Lakewood Township Adjusts Process for Approval of New Construction


Mayor Ray Coles and the Township Committee have initiated new protocols that they say will give residents more of a voice in how development plans are approved in the Orthodox boom-town of Lakewood. Procedures will require those presenting plans for construction to give clear details of what their finished products will look like, as well as to commit to cover related infrastructure costs.

“Some residents felt that the boards had become a rubber stamp for developers for too long,” Mayor Coles told Hamodia. “We are not looking to use this as a way to slow things down, but to make sure that neighbors know what they are getting themselves into when the planning board approves a project.”

He added that in the past, developers often submitted very vague plans and as such were not required to take on the construction of infrastructure such as sidewalks, which ended up being mandatory according to final construction. In other instances, building projects led to far more congestion than expected.

“We are trying to streamline the process to make it more layperson- friendly, that people listening can understand what they are getting themselves into,” Township Committee member Meir Lichtenstein told Hamodia.

Mayer Kesserman, president of Kesserman Construction Group and Adeer Builders Inc., a local developer, told Hamodia that he had not yet reviewed the updated checklist for submitting plans, but welcomed the idea of comprehensive guidelines before projects, even without variances, being approved.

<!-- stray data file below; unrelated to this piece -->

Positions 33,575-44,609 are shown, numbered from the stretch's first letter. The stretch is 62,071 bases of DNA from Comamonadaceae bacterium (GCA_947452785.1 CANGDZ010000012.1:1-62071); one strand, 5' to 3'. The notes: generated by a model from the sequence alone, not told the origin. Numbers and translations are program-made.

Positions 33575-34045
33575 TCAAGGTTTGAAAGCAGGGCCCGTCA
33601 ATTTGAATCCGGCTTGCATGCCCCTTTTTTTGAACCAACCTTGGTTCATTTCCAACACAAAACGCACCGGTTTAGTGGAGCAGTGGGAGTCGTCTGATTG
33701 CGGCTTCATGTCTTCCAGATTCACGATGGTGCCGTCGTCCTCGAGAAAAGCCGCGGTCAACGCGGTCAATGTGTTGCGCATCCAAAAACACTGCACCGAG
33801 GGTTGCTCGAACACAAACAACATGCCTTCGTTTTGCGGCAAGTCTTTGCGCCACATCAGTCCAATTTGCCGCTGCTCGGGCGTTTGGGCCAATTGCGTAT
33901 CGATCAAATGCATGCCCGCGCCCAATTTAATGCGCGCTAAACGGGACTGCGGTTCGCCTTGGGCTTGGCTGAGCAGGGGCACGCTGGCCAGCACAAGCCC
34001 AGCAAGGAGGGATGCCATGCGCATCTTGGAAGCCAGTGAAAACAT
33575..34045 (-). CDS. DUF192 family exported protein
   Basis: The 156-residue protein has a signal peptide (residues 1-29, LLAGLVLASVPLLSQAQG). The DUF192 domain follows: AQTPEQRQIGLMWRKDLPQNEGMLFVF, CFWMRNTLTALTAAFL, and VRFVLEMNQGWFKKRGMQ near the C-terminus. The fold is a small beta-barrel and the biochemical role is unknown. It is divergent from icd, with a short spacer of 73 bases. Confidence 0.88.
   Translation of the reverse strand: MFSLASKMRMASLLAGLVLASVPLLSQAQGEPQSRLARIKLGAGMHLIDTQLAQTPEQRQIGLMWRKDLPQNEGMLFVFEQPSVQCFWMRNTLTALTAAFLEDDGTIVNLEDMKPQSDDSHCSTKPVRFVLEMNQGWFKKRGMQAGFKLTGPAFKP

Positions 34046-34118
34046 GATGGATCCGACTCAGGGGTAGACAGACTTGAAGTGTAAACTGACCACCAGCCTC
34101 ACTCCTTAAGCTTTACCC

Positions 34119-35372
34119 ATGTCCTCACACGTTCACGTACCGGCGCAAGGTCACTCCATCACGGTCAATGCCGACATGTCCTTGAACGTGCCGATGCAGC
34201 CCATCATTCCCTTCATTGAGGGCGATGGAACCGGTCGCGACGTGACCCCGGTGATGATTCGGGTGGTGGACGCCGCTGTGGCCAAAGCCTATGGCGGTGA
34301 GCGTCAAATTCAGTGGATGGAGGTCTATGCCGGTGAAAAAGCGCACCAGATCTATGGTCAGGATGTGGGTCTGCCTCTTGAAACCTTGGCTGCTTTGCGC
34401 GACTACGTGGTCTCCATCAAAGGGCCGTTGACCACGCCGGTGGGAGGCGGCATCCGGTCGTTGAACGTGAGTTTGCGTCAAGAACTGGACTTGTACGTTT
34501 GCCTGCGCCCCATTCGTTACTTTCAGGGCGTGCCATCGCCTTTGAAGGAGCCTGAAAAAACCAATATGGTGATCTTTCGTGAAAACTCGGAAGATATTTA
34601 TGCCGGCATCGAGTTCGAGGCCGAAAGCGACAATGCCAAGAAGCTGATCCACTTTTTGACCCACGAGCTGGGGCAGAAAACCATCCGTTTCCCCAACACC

“Definitely the township leaders have to be able to add more insight and involvement and encourage talent into the kind of development that goes on in Lakewood,” he said.

The Township Committee was also working to ensure that those living near prospective construction are given the opportunity to hear proposals and “to have their voices heard.”

As Lakewood grows, so does congestion in the town. In response, the township has initiated a “master plan” committee to evaluate how the town can effectively plan for future growth.

“They are taking a general overview of the town’s development, as well as needs like infrastructure, open spaces, schools and so on,” said Mr. Lichtenstein.

The committee, formed last year, is expected to have its report complete by the end of 2017.

Mr. Kesserman agreed that broader planning could be greatly beneficial.

“The town must be able to focus on how to develop a suburban community where houses have proper privacy as well as safe access to sidewalks, parking and access to roads,” he said. “It’s not that the town is overdeveloped. In a way it’s underdeveloped … I really believe if planning would be done a little smarter, we could build for even more people and the town would be nicer, too.”